Wednesday, May 9, 2007

"How to Sell Lease Purchase Deals to Landlords/Sellers"

by James Gage

People sell their homes for various reasons. Some of which include, but are not limited to:

1. Job transfer. 2. Making two mortgage payments. 3. Trade up to a bigger home or better neighborhood. 4. Tired of managing properties. 5. Moving in with a significant other. 6. Divorce. 7. Lost job or income and can not make the payments. 8. Physical problems with the property that they do not have the ability or time to repair. 9. Etc...

MOTIVATION is the key when dealing with Landlords/Sellers. If you can find out what motivates people, you can strike a great deal with them. Your goal is to find out what needs they have and satisfy them.

If they are a landlord and are sick of renting out that house and fixing leaking toilets at two in the morning, you can offer them something that will fill their needs. You can offer them a friendly way of selling that property over time for a price they can live with and with none of the landlord hassles. I spent the last nine years as a landlord and to be honest, there were plenty of times that if one of you called me up and offered to take all of my properties off my hands I would have jumped at the chance.

Landlords are a key source of deals. Many landlords are not as sophisticated as you might think. Many of them inherited their properties or just have homes that they had trouble selling so they decided to rent them out. The key when dealing with landlords is to let them know from the beginning that you just want to help them solve their problems and make some money in the process. Make them understand that it is a one-sided partnership. You are agreeing to do their work and still give them the money that they want for the property. If it doesn’t work out in a year or two, they can have their property back plus keep the option money. If they rent it out, they will still have to worry about replacing the carpeting and painting when it turns over. They really are in control of the process.

Let them know the advantages available to them. The reality is that what you are doing is limiting the landlord's risk and at the same time accomplishing what a real estate broker and property manager would. You are taking a small part of the monthly rent and making a small percentage of the total sales price at the end of the deal. If the house doesn't sell, they get to keep what you have into it. No real estate broker in the country would do for them what you can.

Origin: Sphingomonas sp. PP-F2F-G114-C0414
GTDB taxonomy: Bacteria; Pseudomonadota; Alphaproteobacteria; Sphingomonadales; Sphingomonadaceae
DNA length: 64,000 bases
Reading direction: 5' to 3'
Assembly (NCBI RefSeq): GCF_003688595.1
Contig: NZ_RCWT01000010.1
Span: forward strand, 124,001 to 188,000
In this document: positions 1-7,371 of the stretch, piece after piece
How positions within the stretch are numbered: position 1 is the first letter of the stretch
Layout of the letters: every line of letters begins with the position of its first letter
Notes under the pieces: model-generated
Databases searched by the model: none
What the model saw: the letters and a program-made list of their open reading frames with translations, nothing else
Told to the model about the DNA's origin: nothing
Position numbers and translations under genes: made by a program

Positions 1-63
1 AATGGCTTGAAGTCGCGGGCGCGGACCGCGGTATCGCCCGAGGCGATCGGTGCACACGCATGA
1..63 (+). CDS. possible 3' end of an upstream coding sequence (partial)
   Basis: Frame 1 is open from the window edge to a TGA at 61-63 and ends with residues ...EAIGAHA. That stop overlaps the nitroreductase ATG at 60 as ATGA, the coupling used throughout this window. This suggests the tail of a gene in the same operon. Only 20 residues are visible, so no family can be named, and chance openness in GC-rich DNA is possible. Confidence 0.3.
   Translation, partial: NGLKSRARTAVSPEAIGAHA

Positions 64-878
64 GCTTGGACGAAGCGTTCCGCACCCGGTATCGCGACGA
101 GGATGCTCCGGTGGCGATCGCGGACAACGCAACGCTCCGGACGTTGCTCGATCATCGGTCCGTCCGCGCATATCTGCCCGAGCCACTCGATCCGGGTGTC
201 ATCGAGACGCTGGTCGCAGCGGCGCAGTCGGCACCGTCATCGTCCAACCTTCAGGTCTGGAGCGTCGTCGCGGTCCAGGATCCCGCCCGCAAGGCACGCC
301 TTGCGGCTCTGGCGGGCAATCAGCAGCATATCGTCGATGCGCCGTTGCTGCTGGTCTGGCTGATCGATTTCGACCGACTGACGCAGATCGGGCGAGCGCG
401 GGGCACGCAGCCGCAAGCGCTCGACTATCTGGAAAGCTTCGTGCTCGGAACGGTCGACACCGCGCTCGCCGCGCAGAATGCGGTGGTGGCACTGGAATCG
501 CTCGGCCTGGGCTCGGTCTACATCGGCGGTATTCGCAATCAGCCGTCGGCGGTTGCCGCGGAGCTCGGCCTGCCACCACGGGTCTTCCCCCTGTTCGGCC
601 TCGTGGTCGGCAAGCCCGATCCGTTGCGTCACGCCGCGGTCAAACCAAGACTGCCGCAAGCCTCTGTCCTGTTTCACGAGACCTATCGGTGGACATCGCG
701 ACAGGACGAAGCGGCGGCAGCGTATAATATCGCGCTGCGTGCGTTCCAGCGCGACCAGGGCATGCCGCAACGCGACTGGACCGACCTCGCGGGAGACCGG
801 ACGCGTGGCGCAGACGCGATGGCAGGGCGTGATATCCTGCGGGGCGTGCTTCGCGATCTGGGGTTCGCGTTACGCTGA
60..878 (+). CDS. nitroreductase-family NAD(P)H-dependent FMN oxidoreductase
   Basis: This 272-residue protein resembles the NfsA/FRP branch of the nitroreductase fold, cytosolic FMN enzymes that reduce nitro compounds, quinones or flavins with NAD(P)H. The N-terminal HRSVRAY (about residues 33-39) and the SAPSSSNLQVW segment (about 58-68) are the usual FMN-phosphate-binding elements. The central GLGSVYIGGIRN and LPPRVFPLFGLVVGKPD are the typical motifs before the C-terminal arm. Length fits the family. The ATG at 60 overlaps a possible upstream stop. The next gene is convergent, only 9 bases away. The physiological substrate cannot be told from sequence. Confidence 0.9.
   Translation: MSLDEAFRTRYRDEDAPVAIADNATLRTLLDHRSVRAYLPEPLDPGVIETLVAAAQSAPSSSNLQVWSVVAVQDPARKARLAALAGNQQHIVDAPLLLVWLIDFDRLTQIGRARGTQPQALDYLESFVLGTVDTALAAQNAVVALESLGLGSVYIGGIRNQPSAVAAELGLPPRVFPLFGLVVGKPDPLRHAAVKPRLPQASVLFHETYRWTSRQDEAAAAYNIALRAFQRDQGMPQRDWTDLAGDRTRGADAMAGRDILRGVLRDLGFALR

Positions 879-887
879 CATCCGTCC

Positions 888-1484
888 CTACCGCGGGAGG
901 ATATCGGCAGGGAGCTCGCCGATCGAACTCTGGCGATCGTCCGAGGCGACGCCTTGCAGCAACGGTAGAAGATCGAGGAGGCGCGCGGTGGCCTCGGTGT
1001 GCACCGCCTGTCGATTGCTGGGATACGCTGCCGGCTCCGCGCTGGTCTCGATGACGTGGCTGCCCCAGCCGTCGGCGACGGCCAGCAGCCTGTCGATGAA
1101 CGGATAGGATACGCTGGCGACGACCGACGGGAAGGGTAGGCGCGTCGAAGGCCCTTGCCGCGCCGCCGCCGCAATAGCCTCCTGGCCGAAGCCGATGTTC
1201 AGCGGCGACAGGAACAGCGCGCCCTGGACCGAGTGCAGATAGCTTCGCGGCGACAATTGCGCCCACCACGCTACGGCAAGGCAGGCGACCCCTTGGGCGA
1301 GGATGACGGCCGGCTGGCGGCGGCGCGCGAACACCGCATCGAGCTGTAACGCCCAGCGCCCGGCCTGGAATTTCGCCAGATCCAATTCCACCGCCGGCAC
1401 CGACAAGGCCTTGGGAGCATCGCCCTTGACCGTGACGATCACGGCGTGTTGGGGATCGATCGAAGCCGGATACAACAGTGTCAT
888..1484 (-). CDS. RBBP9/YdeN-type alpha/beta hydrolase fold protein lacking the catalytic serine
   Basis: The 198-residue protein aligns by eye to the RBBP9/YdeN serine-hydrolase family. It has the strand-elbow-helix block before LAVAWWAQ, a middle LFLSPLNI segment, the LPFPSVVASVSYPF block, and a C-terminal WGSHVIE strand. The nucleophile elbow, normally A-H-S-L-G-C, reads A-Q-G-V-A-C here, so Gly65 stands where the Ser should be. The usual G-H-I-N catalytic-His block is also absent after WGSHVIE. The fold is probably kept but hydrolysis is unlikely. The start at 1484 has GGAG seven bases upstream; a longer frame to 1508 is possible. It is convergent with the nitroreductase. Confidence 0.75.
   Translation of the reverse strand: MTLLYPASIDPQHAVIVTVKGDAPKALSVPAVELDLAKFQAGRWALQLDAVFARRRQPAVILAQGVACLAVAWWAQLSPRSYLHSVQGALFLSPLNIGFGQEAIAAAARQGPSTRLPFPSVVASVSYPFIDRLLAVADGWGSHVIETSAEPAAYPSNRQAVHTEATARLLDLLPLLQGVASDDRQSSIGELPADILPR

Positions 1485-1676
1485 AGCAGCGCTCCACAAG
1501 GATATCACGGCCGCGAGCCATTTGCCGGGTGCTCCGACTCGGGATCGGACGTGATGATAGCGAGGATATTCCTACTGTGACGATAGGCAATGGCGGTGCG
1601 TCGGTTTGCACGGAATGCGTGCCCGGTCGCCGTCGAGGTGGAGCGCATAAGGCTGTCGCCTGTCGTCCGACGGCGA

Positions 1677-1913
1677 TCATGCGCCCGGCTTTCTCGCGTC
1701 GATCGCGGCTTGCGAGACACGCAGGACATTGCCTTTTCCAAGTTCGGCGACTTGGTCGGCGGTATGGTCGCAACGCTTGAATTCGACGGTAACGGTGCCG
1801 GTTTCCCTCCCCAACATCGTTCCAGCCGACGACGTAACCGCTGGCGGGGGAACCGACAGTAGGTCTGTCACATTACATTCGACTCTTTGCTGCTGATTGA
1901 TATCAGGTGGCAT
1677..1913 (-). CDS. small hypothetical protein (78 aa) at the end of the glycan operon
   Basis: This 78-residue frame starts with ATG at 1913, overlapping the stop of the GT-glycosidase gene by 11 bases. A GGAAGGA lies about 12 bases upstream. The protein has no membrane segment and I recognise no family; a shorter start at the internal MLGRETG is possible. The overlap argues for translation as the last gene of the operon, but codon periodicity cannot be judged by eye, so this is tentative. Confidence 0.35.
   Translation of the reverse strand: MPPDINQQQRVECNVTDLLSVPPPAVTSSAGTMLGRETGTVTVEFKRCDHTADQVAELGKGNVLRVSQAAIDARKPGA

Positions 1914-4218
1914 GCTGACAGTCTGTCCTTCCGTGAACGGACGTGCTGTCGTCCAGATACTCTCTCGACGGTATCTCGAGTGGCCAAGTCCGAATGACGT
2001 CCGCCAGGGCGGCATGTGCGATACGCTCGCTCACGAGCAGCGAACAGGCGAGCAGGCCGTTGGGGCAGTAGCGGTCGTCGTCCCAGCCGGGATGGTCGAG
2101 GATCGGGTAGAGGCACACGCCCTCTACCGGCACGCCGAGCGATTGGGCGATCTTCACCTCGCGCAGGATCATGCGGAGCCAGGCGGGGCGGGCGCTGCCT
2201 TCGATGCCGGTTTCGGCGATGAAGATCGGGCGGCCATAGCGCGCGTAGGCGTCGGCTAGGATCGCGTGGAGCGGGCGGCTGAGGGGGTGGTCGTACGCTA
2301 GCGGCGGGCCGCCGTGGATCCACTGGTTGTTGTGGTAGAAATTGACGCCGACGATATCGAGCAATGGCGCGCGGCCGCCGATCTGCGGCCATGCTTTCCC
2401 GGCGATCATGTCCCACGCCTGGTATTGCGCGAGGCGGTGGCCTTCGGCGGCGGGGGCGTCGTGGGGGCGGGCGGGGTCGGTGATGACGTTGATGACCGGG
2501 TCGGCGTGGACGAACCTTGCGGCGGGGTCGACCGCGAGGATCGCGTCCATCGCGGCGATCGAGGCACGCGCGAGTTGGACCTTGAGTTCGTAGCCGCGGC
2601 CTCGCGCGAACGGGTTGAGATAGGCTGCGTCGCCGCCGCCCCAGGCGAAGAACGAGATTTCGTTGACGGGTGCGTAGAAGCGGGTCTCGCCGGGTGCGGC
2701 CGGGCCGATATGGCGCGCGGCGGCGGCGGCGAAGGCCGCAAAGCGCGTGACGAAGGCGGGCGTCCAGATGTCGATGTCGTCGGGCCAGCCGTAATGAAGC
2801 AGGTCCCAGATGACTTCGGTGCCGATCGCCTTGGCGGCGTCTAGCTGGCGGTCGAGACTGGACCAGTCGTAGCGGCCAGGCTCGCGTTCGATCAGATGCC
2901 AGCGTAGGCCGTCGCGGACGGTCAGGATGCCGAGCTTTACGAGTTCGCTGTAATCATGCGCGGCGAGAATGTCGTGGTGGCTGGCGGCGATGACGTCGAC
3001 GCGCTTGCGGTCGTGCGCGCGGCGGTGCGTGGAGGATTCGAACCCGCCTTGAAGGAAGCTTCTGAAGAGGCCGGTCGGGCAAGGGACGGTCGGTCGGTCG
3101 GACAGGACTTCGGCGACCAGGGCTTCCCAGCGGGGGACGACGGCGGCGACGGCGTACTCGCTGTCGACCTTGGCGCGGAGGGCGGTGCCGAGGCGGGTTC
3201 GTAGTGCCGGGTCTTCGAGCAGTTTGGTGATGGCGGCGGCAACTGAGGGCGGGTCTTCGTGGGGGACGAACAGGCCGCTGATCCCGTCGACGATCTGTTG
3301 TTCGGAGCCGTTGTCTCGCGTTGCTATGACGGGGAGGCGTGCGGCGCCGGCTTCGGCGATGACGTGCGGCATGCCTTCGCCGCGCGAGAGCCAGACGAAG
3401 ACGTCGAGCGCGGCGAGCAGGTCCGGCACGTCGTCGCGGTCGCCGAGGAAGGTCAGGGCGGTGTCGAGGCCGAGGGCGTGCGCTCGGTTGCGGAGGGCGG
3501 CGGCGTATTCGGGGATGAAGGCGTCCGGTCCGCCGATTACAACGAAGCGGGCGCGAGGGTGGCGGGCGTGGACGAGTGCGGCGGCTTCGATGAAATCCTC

I define selling as the art of fitting a persons needs to a product or service and educating them on its utility. I suggest that when you approach a Landlord/Seller that you project a sense of confidence that you know that this is what will work for both them and for you and that you explain the benefits. I find that in order to build trust between the person I am selling to and myself, I need to discuss the drawbacks. If you do not talk about the drawbacks, the Landlord/Seller will spend hours trying to find out how this deal might be bad for him. You want him to know right up front what the drawbacks are and then you can discuss these issues together and work out solutions.

We are all in this business to make money, but you will find that if you come off as trying to make a buck, you will look like a cheat. I like to think of myself as a creative problem solver. . When people call me I immediately go into a mode of discovery. What does this person need? What do they have? What is keeping them from getting what they need? What do I have that can help in this situation. Sometimes I talk to someone and find out that their best answer does not involve me. . I know that I probably lose deals that way, but I know that I have built some good relationships and will get referrals down the line from some of these people. Remember no today doesn’t mean no tomorrow- always keep your options open along with lines of communication.